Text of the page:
As the tester will take standard 4mm safety leads, a third party set of leads can easily be used when required. However, the quality of the leads must be right. The insulation tester has an output of up to 1000V and can read up to 200 gig-ohms. At this level of insulation values and voltages small current leakage between the positive and negative leads can have varying impacts on the insulation reading obtained. This will also be dependent upon the type of testing carried out. The MIT420/2 has the capability to carry out dielectric absorption ratio and polarization index tests. These types of tests can lead to high resistance values but leakage through poor quality leads would reduce the values obtained and give lower ratio values giving an impression that the apparatus being tested may need attention or have a fault. Again, I plan to expand on this aspect during the testing phase.


Control Probe Test LeadStandard Test Lead SetBespoke Crocodile Clip Attachment


Finally to the MIT420/2 insulation tester itself.


MIT420/2 next to Keysight U1461A

The instrument is from a family of seven testers with varying functionality. Two of the instruments are aimed towards the communication sector and another offers a high voltage output of 2500V DC for more specialist applications. This leaves four insulation testers of immediate comparison. The MIT420/2 is the third in this line of testers offering a capacitance function, a variable voltage output and the ability to save test results. The top of the range instrument adds the ability to download the saved results to a computer via bespoke software and a rechargeable battery option.


This is also an updated series of insulation testers. Compared to the original version, the MIT420/2 offers a variable voltage output and a single resistance measurement function up to 1MOhm that was previously split across two ranges. The voltage measurement function has also been moved to the first position on the rotary switch on the latest design. Although not a recognised testing for dead procedure, it does allow a final check for voltage absence before moving to an insulation testing function and that the circuit has discharged when switching back from insulating testing to the off position. I like this touch as an additional safety feature not present on other insulation testers on the market.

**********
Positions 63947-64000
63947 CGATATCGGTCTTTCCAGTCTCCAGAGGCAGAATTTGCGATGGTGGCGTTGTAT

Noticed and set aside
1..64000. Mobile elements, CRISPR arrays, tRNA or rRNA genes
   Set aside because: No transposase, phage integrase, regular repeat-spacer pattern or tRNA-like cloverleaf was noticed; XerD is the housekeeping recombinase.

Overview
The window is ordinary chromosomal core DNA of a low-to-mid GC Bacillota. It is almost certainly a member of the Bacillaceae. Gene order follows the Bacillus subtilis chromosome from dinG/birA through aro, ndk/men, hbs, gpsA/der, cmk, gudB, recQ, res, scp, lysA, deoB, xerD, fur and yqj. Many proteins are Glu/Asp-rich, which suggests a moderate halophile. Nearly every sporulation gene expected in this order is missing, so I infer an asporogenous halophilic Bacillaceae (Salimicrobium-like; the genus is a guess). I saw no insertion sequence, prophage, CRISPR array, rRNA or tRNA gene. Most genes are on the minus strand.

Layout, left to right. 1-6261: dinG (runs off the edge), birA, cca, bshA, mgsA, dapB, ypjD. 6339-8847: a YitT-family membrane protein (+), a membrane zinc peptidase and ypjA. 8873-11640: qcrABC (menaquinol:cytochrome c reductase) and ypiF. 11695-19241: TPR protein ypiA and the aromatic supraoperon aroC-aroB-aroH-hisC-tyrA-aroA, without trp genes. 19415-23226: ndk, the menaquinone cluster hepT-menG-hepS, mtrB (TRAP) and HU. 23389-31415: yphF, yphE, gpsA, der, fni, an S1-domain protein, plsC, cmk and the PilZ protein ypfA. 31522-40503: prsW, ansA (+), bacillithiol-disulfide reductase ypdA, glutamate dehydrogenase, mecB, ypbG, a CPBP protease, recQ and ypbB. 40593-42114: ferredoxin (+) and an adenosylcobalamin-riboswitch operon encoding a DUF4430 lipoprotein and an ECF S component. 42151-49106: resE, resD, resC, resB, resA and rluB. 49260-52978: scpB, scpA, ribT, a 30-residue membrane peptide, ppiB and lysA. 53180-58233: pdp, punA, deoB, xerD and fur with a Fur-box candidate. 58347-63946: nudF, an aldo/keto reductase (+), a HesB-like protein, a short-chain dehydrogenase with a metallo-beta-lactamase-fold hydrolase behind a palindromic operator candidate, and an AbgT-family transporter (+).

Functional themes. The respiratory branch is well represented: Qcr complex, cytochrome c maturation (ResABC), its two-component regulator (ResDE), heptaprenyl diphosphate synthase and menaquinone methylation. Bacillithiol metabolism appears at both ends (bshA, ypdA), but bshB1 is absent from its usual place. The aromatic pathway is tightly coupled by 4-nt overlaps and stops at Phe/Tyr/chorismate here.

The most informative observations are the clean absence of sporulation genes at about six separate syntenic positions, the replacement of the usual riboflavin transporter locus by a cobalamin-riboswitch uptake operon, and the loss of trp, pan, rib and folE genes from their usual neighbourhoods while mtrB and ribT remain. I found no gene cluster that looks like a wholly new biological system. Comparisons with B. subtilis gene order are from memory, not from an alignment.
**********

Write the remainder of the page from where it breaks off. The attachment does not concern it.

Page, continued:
Physically, the MIT420/2 is of a similar size to the Keysight U1461A but weighs around 100g more. Its shape is unique to Megger and is comfortable to hold in one hand, however I found that I could not reach all of the function buttons below the display when holding in one hand.

The MIT420/2 does not have a separate protective boot; the black rubberised coating is permanently fastened to the hard gray plastic case. The display is large and clear, with a combined analogue and digital display. A backlight facility is included that enhances the display greatly for use in poor lighting conditions.


Battery and Fuse Compartments Opened Up

The battery compartment has a separate cover with an integrated stand and is held securely by a single captive screw and a metallic threaded insert giving good durability. There is also a separate compartment that contains a single 500mA HRC fuse for meter protection. Both of the covers have an integrated seal to protect against dust and dirt ingress.


The basic function of the MIT420/2 is selected using the rotary switch on the front of the meter. Optional functions are then selected using the push buttons just below the display. This area also houses the save button to record the current test result to a memory location, the display backlight button and beeper volume button.


Retrieval of the saved records is made by selection of the record function on the rotary switch. The next position on the rotary switch allows for specific records or all of the records to be deleted from memory.


A final position on the selector switch allows for the various instruments settings to be adjusted such as the variable voltage level, timer adjustment and voltage safety cut out level.





Below is a brief description of the functions and how I intend to put them to use;

  • Voltage Measurement Function – I plan to test this out whilst carrying out rotor winding resistance and AC Impedance tests that will require measuring both AC and DC volts.
  • 100V Insulation Test – This would be used to test insulated bearings in generators and some motors; unfortunately I am struggling to plan this kind of work in.
  • 250V Insulation Test – Utilised to test single phase AC circuits, I plan to use this whilst testing out some motors that have anti-condensation heaters installed.
  • 500V Insulation Test – This will be the most utilised function for testing various three phase motors and panels.
  • 1000V Insulation Test – This will be utilised for testing air circuit breakers that are currently in storage.
  • Variable Insulation Test – I plan to use this function to test some generator rotor windings that are DC rated. The variable function will allow me to select a test voltage closer to the working voltage of the winding.
  • Timed Insulation Test – Each test voltage has the ability to record a dielectric absorption or polarization index ratio, I aim to use these functions when testing motors and generator rotors.
  • Resistance Measurement – I will use this during motor testing to verify phase balance and also rotor winding testing to verify connection resistance for specific tests.
  • Capacitance Measurement – Presumably this has been added for single phase motor start / run capacitors and lighting circuit capacitors. This is another function I probably won’t use too much.